Sunday, September 29, 2013

Researchers Just Hit A New World Record In Solar Cell Efficiency

World record solar cell with 44.7% efficiency, made up of four solar subcells based on III-V compound semiconductors for use in concentrator photovoltaics. (Credit: Fraunhofer ISE)

German researchers just hit a new world record for solar efficiency.
After three years of study, researchers at the German Fraunhofer Institute for Solar Energy Systems have created a solar cell that’s 44.7 percent efficient, meaning it converts44.7 percent of the sun’s energy into electricity. The new record isn’t much higher than the previous record of 44 percent, set in December 2012, but as TreeHugger notes, it brings the solar industry closer to achieving 50 percent efficiency.
The researchers used a new solar cell structure with four solar subcells to achieve the high rate of efficiency. These cells are used in concentrator photovoltaics (CPV) a technology which, according, “achieves more than twice the efficiency of conventional PV power plants in sun-rich locations.” Typical PV solar panels — ones that are available commercially — have an efficiency rate of 15 to 16 percent— some reach higher, like the California-based Silevo cells that hit 21 percent. The more efficient the panel, the less surface area is needed to provide the same amount of energy.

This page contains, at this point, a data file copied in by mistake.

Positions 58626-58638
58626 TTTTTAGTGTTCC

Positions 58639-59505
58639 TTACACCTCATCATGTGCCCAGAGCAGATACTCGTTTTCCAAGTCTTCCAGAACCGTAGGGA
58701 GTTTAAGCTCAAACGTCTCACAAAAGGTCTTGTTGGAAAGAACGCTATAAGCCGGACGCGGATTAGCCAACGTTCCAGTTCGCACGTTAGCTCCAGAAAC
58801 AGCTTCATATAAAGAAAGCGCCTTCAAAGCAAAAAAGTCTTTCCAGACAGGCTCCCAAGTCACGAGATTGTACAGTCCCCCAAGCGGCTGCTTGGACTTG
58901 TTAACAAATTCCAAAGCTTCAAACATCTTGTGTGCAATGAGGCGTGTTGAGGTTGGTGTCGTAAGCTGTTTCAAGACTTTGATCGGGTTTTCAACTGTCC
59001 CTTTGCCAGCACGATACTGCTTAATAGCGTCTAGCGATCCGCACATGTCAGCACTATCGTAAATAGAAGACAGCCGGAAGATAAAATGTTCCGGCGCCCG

These levels of output seem small compared to other renewable energy sources: wind energy (on land) produces about 30 percent of its theoretical maximum output over the course of the year, while hydropwer is capable of achieving 90 percent efficiency. But they’remore than enough to power a house, and major solar plants, like thefour gigawatt plant India is planning on building, can provide the same amount of power as multiple fossil fuel-fired power plants.
Technology like the new cell structure isn’t used in commercial solar panels yet, and it will probably be several years before it is. But the industry’s push for higher and higher efficiency could eventually lead to lower costs for consumers, a trend that’s already starting: the price of installing residential solar panels hit a record low in 2012, and costs are expected to keep falling. Companies and governments are catching on: at least six of the 10 largest U.S. home builders include solar panels in new home construction, and two California towns are mandating solar installations on new buildings. As technology improves and even residential solar panels become more efficient, they’ll continue to grow in popularity and accessibility.
Syndicated from Think Progress

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